Recommended Ages - All ages
What Are Sensory Bottles?
We learn about the world through using our senses; however, for children with Sensory Processing Disorder, sometimes this can become difficult. Sensory bottles are an easy and cheap craft for children of all ages that incorporate sensory stimulation.
Your child’s sensory bottles can come in all shapes and sizes and can be personalized to fit their preferences and needs. In our instructions below, you’ll discover that sensory bottle DIY projects are not only practical but can be a great bonding experience for your family.
Sensory Bottle Materials
- A clear plastic water bottle of any size will be perfect for a sensory bottle. If you are making more than one, incorporate several different shapes and sizes to provide variety and different sensory experiences.
- Small items to go inside the sensory bottle. This is where you get to be creative. Sensory water bottles with glitter, pom-poms, small toys, confetti, and buttons are all popular options.
- Food coloring.
- Glue and/or duct tape.
How to Make Sensory Bottles - Directions
- Clean your future sensory bottle thoroughly, and make sure to remove any labels and stickers.
- Fill the bottle about 3/4 of the way full with water.
- Add a few drops of food coloring in the desired colors. The more drops you add, the darker the color.
- Add your chosen sensory bottle items. Make sure you don’t add too many items, or it won’t “flow” properly.
- Add some glue to the rim of the bottle and screw the lid on tightly. Hot glue is the most effective and the quickest drying, but any glue will do. For added security, you may want to add some duct tape over the lid.
Sensory Bottle Variations And Activities
Sensory water bottles aren’t the only option. No matter what your child’s needs, your sensory bottle DIY project can be customized to meet them.
There are an infinite amount of variations and additions that could be included in your family’s sensory bottles, but here are a few fun suggestions:
- Soap Sensory Bottle. Add a few small squirts of dish soap to your sensory bottle for some fun bubble action every time you shake it.
- Lava Lamp With Baby Oil. Fill your bottle 1/4 to 1/2 full of colored water, then add baby oil or mineral oil until the bottle is 3/4 full. The oil and water stay separate, which can add some “lava lamp” type fun.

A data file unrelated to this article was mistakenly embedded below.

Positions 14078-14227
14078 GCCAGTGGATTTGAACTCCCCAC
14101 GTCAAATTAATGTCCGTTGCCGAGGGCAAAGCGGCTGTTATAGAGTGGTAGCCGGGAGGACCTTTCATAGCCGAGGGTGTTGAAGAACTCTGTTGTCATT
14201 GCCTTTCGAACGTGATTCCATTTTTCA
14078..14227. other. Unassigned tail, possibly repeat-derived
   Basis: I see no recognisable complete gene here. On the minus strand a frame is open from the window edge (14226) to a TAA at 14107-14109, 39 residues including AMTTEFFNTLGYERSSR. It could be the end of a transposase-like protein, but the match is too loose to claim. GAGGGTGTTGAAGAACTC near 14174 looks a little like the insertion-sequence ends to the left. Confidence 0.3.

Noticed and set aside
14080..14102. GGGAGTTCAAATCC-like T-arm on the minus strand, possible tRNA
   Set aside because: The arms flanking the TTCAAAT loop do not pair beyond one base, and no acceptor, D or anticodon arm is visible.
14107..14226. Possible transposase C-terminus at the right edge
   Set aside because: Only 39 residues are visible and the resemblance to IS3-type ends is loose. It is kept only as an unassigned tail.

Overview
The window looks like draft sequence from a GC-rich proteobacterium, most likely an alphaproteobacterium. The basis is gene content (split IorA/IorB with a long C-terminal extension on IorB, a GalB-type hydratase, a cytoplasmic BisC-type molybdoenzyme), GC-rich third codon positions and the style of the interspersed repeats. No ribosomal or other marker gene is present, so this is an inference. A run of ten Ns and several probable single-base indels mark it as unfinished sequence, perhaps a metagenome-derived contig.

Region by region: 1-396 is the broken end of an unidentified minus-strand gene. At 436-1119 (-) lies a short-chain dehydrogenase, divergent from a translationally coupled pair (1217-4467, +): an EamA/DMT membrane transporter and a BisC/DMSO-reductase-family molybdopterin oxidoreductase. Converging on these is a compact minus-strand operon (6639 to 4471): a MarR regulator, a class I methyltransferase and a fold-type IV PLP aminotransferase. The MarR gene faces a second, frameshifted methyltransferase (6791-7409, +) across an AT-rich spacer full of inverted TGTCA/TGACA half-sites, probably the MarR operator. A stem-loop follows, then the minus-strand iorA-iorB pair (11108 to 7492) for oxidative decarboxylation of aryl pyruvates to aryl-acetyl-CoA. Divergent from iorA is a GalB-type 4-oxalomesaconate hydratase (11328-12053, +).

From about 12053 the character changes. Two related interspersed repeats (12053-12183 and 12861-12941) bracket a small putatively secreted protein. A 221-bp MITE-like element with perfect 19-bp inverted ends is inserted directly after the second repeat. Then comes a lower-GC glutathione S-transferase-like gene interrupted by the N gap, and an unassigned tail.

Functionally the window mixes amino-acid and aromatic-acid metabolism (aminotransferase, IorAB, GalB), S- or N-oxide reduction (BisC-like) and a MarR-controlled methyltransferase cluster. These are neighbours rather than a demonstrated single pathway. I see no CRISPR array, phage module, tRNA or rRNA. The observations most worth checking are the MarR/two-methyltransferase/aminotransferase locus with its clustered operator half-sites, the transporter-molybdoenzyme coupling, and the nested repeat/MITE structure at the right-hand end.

- Sand Sensory Bottle. Replace the water with sand or rice and make a “hide and seek” bottle.
- Themed Sensory Bottles. If your child likes the beach, replace the water with sand. Then add seashells and other beach-themed items to your bottle. If the sky and stars are more their style, tint the water dark blue and add glitter and small glow-in-the-dark stars in the mix.
- Sensory Bottle Activities. Make a list of the objects you placed in your sensory bottle (great with ABC or number beads), and then see if your child can find them all. Make two bottles and have a race to see who can find all the objects first.
Your Child’s Involvement In Sensory Bottle DIY
It is important to allow your child to participate as much as possible when making the sensory bottle. Joining in with the sensory bottle DIY project is an important part of the sensory experience. Even if they are capable of creating the sensory bottle unassisted, be involved and interested in their work. Make your own bottle as well, and talk about the differences and similarities between your two creations.
Remember, a glitter-filled sensory bottle is a neat treasure, but spending one-on-one time and making memories with your child is the real reward.
Making A Sensory Bottle
~ Shandy Marso, Contributor
Carolina Pediatric Therapy © August 2014
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